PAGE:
Part dropped kerb(8 Posts)
First world problem coming up...
We’ve got a 2 car drive, old house in suburbs of small city.
One half of the drive has a dropped kerb (it’s flat to the road) the other side sort of doesn’t.
The kerb all along our road is so low and old that it’s only a couple of cm higher than our dropped bit.
We’ve been parking and driving over it for 5yrs and previous owners too for years.
New houses are to be built in our road in some old gardens/wasteland. Parking is tight on the new development.
Would it be a good idea to get in now with a new whole drive dropped kerb, before any potential problems with increase in cars?
Or as it’s already so low (and other neighbours haven’t) not to bother?
We have the same thing and it's only about two feet of undropped kerb. I looked into getting it done a few years ago and it was a ridiculous sum of money, like about £2000 so I decided not to bother and continue driving over it.
If things are the same as they used to be then you contact your local council about it then they will quote you for having it done to spec to be driven over. This will be expensive for sure. If you get it done without permission it is unlikely anything will be done about it, unlikely but not impossible.
Ask around to see if you can find out what the policy of the council is to dropped kerbs done without permission, things could be much stricter now than a couple of decades ago when I worked for a local council.
Our drive is the same but the non dropped bit is higher. We have to pay the council a few hundred quid to establish whether they will grant permission or not. So we could be paying £400 for a no, you can't do it. As a result we haven't bothered...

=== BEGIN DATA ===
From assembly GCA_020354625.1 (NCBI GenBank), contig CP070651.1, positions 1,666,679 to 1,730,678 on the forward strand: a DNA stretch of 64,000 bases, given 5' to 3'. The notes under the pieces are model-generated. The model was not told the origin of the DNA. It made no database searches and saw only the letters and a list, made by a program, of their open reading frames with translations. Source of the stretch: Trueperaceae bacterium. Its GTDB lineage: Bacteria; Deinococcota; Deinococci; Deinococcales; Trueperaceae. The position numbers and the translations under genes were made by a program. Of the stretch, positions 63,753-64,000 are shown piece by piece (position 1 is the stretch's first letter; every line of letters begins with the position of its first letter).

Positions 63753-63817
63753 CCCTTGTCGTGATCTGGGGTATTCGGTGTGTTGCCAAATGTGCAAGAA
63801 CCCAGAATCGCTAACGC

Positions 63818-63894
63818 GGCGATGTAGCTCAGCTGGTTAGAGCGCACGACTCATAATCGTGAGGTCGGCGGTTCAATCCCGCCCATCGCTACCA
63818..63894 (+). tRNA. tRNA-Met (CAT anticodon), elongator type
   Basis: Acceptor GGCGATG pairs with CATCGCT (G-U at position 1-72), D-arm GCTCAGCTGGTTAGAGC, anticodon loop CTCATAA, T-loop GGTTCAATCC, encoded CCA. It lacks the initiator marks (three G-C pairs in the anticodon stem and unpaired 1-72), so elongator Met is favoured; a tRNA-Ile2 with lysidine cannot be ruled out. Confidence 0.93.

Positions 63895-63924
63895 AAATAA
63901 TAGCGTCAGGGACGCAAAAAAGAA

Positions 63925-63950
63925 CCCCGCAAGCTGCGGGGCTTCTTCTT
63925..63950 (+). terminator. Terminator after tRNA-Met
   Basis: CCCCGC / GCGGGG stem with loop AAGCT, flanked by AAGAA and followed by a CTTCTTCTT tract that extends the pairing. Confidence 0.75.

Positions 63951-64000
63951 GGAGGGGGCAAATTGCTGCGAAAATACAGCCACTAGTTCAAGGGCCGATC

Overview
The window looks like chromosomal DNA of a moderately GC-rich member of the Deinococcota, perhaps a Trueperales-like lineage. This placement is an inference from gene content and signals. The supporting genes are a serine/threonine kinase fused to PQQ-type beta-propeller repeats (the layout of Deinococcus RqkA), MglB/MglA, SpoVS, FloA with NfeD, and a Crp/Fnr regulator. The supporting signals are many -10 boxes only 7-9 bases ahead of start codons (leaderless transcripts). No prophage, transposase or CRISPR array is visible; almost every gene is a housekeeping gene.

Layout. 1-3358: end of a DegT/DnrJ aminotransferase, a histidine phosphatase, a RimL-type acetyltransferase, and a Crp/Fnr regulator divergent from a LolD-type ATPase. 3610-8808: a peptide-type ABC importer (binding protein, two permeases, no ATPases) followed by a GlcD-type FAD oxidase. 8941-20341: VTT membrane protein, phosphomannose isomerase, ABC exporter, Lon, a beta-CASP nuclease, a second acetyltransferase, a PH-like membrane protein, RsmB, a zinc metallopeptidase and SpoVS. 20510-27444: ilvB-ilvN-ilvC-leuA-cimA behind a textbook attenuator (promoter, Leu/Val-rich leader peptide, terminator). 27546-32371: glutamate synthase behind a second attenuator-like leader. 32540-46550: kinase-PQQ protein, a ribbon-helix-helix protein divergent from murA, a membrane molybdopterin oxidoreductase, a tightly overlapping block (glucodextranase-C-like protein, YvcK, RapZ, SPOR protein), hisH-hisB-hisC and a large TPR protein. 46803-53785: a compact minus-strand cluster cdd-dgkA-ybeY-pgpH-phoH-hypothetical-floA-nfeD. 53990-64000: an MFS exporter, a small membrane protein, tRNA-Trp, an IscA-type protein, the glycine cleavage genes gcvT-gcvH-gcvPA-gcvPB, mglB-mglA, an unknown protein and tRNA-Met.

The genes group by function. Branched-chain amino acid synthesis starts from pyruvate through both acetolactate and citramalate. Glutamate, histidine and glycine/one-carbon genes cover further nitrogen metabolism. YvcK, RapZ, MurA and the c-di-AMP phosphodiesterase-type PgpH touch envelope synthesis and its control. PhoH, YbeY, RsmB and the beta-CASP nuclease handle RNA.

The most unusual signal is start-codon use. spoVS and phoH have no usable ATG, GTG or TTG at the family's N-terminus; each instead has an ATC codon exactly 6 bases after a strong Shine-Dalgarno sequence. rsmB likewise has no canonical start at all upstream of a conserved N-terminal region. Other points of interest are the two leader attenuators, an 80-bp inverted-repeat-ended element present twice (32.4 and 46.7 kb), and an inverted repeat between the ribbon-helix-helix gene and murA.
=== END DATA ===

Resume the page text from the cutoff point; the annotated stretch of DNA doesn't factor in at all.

This may be rubbish but years ago we got our house valued and we had a similar set up-half dropped kerb and the previous owners had built a drive. When the estate agent came round he said if we did go on the market we wouldn't be able to market it with off street parking because it wasn't a proper dropped kerb and we technically breaking the rules.
Luckily for us the council dug up the road a few years later and ended up replacing it with a proper dropped kerb.
Again it may have just been estate agent talk but worth considering.
What I don’t want to happen is the road get busier with parking, people to start (legally) parking over half my drive and then being refused to have it dropped.
Will have to look into the costs.
Annoyingly they resurfaced the pavement about 18months ago, without telling us beforehand - would have done it then had we known before it was done!
Basically the position is simple as you know, no lowered kerb = you are not allowed to cross the pavement and anyone can park there.
About 4 years ago the council resurfaced our road and pavement and advised all residents to ensure they had correct access because crossing the pavement where there was no lowered kerb would have consequences.
Many people sorted out the kerbs as you are contemplating.
Basically the council put large metal bollards in the new pavement blocking all drives that did not have a lowered kerb. Some people were bollarded in, some were bollarded out and just to demonstrate a sense of humour those like you who had half a lowered kerb compared to the house were partially bollarded.
Most people subsequently paid the ransom for the additional lowered kerbs and the bollards were removed when the kerbs were changed.
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